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Character Analysis in The Story of an Hour

Louise Mallard: The main character in Chopin's short story, Louise exhibits an apparent contradiction in her character from the beginning: She weeps wildly when she gets the news of her husband’s death, and readers aren’t given any reason to doubt that her tears are genuine. However, moments later she is overtaken by a clear, strong feeling of joy at the freedom that her husband’s death has opened for her. Chopin allows both sentiments, grief and joy, to coexist in Louise, though the latter becomes the more prominent of the two. Her experience of marital love is complex, but ultimately disappointing.

Character Analysis Examples in The Story of an Hour:

The Story of an Hour

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"It was only yesterday she had thought with a shudder that life might be long...."   (The Story of an Hour)

Before the news of her husband’s death, the idea of living a long life had seemed terrible to Louise because she didn’t feel that she was free. Now that she is free, she is excited about the idea of living a long life on her own terms. Chopin is showing how deeply the lack of freedom, the bending herself to her husband’s will, had troubled Louise.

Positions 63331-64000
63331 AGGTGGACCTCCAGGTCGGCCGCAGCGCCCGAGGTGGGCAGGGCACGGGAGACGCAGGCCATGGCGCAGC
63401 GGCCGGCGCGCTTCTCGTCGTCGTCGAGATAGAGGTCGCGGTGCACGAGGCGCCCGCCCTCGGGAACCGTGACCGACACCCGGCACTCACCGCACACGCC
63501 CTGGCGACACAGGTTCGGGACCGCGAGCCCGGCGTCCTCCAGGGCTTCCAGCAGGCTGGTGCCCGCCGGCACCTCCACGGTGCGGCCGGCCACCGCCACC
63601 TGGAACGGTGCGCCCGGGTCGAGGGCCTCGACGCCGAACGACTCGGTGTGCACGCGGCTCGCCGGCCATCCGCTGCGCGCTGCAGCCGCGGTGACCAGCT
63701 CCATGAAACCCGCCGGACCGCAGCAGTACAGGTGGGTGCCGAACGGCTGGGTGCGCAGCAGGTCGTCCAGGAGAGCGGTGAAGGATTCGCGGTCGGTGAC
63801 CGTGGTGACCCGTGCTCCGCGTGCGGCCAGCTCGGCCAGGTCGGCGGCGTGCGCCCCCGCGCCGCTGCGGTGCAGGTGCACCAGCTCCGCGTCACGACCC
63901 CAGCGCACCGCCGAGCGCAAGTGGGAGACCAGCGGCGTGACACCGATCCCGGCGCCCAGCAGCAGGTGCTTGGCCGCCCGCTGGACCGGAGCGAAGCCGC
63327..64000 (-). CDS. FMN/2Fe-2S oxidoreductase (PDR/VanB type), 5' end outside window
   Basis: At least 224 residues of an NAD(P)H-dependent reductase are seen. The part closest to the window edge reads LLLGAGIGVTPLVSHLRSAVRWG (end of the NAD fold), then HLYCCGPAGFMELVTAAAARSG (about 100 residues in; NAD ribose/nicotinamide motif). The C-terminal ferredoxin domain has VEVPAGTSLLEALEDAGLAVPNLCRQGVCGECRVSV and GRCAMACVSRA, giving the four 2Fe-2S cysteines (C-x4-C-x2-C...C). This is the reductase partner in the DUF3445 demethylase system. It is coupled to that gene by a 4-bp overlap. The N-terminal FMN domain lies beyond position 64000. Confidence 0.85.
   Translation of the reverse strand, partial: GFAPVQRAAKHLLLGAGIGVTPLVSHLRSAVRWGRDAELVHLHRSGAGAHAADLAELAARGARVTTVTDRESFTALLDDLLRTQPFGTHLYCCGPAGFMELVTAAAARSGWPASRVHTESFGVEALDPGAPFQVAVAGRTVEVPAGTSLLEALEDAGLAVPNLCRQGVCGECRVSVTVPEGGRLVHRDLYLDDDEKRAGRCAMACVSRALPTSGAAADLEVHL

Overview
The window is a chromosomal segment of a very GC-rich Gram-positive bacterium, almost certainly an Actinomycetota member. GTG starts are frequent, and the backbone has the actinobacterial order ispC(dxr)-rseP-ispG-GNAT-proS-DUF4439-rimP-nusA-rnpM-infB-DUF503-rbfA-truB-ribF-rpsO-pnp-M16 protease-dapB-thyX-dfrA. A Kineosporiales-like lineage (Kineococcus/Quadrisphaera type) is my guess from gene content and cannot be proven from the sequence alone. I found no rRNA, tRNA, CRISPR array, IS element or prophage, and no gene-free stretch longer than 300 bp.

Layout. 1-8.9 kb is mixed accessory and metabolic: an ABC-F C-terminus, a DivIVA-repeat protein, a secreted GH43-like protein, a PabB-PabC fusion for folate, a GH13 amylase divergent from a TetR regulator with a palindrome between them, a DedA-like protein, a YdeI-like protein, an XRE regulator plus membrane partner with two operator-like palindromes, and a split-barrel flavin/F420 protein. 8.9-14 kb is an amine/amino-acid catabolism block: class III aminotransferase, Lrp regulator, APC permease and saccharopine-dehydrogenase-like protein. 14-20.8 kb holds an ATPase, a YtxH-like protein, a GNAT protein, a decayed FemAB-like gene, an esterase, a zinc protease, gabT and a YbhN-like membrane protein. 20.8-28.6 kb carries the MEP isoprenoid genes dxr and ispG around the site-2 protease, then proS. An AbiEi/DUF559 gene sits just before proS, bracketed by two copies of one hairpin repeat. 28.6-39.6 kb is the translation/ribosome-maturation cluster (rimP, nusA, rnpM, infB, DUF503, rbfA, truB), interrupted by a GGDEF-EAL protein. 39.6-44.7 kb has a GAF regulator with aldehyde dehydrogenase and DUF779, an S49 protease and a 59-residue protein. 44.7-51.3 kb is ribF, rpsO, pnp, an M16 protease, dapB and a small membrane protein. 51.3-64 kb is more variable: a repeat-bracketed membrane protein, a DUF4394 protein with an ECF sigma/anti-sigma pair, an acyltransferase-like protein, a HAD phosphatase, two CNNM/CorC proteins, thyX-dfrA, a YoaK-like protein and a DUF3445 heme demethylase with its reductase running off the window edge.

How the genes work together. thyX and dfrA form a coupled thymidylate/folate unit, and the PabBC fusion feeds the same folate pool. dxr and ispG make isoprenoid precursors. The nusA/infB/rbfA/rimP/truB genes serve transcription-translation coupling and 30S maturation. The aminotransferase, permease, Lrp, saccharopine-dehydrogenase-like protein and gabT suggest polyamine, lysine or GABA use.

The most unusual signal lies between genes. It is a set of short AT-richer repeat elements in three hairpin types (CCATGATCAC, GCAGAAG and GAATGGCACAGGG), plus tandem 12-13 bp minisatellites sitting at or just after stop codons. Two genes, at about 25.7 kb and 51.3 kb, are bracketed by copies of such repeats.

"as a child who has cried itself to sleep continues to sob in its dreams...."   (The Story of an Hour)

In this simile, Louise is compared to a child that has exhausted itself from crying, yet cannot stop even in sleep. This simile reemphasizes Louise's fragility and vulnerability, which were introduced at the beginning of the story.

"She did not hear the story as many women have heard the same..."   (The Story of an Hour)

Chopin contrasts Louise Mallard with how other women would be expected to react to such news: shock, paralysis, and an inability to comprehend events. However, Louise is not paralyzed by the news; she understands it immediately. Her ability to accept her husband’s death foreshadows her eventual reaction to the news, her true feelings about it, which she may not even understand at this point.

"Knowing that Mrs. Mallard was afflicted with a heart trouble, great care was taken to break to her as gently as possible the news of her husband's death...."   (The Story of an Hour)

Kate Chopin introduces Louise Mallard as a woman with a health condition whom others need to deal carefully with. The others worry that the news of Louise’s husband’s death could threaten her own life if not delivered gently. This initial portrayal characterizes Louise as delicate and needing careful attention.

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